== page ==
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  • Among the different factors that modulate Schwann cell

    2019-11-20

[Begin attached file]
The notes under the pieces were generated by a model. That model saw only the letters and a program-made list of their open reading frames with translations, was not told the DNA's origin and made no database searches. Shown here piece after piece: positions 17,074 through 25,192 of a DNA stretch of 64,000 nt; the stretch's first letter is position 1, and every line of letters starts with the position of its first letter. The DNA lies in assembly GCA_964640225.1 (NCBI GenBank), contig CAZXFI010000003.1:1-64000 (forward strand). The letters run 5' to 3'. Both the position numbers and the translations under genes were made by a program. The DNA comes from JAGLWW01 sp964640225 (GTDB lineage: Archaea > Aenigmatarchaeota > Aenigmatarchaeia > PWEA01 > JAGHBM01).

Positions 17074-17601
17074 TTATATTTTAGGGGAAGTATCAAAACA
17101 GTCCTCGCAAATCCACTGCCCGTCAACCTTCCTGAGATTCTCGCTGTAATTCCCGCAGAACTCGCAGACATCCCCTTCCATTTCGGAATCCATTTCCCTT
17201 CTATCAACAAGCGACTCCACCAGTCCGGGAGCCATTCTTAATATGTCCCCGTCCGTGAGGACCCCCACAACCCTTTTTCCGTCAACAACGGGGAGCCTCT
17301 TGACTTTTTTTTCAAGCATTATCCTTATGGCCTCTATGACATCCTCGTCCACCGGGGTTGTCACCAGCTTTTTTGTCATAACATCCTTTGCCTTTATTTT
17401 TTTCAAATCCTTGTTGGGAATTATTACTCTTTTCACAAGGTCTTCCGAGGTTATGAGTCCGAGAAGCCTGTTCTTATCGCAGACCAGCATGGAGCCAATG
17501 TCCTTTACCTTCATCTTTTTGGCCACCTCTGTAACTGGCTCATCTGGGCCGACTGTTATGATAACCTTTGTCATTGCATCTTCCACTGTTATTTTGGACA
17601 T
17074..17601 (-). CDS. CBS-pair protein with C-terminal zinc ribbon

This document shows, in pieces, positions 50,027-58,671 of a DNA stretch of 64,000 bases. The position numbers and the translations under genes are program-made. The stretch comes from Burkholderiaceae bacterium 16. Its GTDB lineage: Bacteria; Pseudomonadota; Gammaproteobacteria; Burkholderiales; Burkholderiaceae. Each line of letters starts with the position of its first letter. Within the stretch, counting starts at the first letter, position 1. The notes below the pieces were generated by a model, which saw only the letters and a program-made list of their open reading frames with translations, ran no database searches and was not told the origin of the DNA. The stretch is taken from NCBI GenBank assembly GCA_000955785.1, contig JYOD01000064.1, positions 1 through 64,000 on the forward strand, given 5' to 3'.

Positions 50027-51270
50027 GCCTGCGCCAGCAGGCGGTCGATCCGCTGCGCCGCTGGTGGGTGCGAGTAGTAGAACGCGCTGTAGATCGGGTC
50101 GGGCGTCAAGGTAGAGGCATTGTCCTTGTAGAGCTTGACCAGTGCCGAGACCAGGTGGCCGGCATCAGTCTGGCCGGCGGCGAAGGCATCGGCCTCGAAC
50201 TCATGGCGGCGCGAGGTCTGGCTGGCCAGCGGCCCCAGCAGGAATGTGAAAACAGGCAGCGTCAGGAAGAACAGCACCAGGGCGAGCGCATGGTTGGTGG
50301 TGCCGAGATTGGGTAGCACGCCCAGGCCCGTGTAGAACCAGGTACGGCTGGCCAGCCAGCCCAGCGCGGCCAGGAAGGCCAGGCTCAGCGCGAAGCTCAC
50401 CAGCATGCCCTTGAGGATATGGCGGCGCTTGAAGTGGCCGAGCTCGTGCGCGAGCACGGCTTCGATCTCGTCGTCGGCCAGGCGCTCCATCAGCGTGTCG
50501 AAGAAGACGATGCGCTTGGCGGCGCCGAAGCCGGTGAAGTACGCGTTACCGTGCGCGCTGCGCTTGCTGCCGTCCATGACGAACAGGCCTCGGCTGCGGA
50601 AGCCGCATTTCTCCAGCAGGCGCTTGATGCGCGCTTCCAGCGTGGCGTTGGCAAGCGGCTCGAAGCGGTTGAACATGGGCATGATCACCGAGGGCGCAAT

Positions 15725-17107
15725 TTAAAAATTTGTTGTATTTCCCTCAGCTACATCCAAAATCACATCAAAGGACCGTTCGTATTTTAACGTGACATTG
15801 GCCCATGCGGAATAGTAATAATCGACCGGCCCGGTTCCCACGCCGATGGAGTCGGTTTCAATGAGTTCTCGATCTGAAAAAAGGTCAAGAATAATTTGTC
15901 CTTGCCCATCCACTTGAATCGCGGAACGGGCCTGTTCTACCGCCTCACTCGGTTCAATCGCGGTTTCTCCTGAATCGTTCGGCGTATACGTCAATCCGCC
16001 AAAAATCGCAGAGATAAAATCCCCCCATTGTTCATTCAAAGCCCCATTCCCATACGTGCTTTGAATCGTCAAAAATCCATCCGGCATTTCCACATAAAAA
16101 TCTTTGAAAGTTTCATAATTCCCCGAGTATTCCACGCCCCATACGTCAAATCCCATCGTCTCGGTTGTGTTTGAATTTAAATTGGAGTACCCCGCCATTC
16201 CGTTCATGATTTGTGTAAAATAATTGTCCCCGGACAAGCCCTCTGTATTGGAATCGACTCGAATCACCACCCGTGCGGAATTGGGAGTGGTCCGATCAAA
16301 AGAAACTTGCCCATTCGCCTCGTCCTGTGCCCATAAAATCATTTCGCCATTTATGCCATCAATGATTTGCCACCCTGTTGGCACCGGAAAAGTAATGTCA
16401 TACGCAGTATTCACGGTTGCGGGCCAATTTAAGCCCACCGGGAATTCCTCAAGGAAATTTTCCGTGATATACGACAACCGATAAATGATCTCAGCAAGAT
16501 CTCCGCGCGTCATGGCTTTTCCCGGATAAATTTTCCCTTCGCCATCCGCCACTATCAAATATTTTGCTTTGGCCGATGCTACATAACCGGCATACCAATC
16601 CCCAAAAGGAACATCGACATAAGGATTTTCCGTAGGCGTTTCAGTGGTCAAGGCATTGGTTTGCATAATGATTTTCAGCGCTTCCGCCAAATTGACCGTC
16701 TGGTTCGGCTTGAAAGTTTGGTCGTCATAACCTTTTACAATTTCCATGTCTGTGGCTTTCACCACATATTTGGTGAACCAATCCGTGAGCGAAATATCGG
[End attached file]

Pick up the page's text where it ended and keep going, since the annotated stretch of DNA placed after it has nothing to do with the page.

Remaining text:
Among the different factors that modulate Schwann cell biology, several studies pointed out the role played by neuroactive steroids, in particular progesterone (P4) and its derivatives dihydroprogesterone (DHP) and allopregnanolone (ALLO). Schwann Oseltamivir are steroidogenic, possessing the entire enzymatic machinery required for neuroactive steroid synthesis [7], [8], [9], [10], [11]. Progestogens control different aspects of Schwann cell biology and pathophysiology, both through classical genomic and non-genomic mechanisms. ALLO, which allosterically modulates the GABA-A receptor [12], is responsible for most of the effects reported in the literature, being responsible for the regulation of cell proliferation [13], peripheral myelin protein of 22KDa (PMP22) expression [14], GABA synthesis [15], GABA-B receptor expression levels [16], and glutamate trafficking [13]. Other effects are mediated by P4- or DHP-mediated nuclear progesterone receptor (PR) activation, for example, the modulation of myelin protein zero (P0) expression [14]. It is important to note that progestogens have also been reported to exert positive effects in Schwann cells in sciatic nerves after aging [17], cryolesion [18], transection [19], and crush injury [20]. Not all progestogens’ actions in Schwann cells can be fully explained by the activation of PR and GABA-A. A novel class of membrane progesterone receptors (mPRs) may be potentially involved in modulating Schwann cell physiology. mPRs are a group of progestogen binding receptors localized on the cell membrane, belonging to the progestin and adipoQ receptor (PAQR) family [21], [22]. Five mPRs have been identified: mPRα, mPRβ, mPRγ, mPRδ and mPRε [23], [24], [25]. They are metabotropic receptors with seven trans-membrane domains, coupled to G proteins. mPRα, β and γ seem to be coupled to an inhibitory Gi/o protein [21], [23], [24], while mPRδ and ε are coupled with stimulatory Gs proteins [25]. Studies by various research groups have demonstrated that mPRs are present in different areas of the CNS, being widely expressed both in the encephalon and in the spinal cord [24], [25], [26], [27], [28], [29], [30]. Several lines of evidence suggest that mPRs may be involved in the modulation of progestogens’ neuroprotective actions in the nervous system. For example, a study conducted using the GT1-7 neuronal cell line model, which express mPRα and β [31] and a very low level of mPRδ, has shown that both P4 and ALLO at 20 and 100nM concentrations significantly reduced apoptosis and cell death in response to serum-starvation in an in vitro assay [32]. A similar effect was observed in mPRδ-transfected cells and in a hippocampal cell line, suggesting that mPRδ could contribute to this anti-apoptotic effect [25]. Under normal physiological conditions mPRs are not expressed by glial cells in the brain [29], and only mPRα is expressed by oligodendrocytes and astrocytes in the spinal cord [26]. However, it was also reported that mPRα expression is induced after traumatic brain injury in oligodendrocytes, astrocytes and microglia, both in the lesion core and peri-lesioned area, suggesting it may have a role in glia-mediated neuroprotective actions of P4 [29]. Another protein that can be involved is progesterone receptor membrane component 1 (PGRMC1). PGRMC1 does not bind P4, and was reported to function as an adaptor protein, mediating mPRα translocation to the cell membrane, leading to the formation of a membrane progesterone receptor complex formed by PGRMC1 and mPRα, with the latter being responsible for P4 binding and intracellular signaling [33]. In this paper, we investigated the hypothesis that mPRs are present and active in Schwann cells, and that they may have a role in the modulation of Schwann cell pathophysiology. To perform these studies, we used the progestogens P4, Org-OD-02-0 (02), and promegestone (R5020). These compounds represent a reliable pharmacological tool to discriminate among mPR- and PR-mediated effects. The specific mPR agonist 02 binds human mPRα with higher affinity than P4, whereas 02 has lower binding affinity for PR and displays no PR agonist activity [34]. On the other hand, R5020 is a high affinity specific PR agonist, having low affinity for mPRs [21].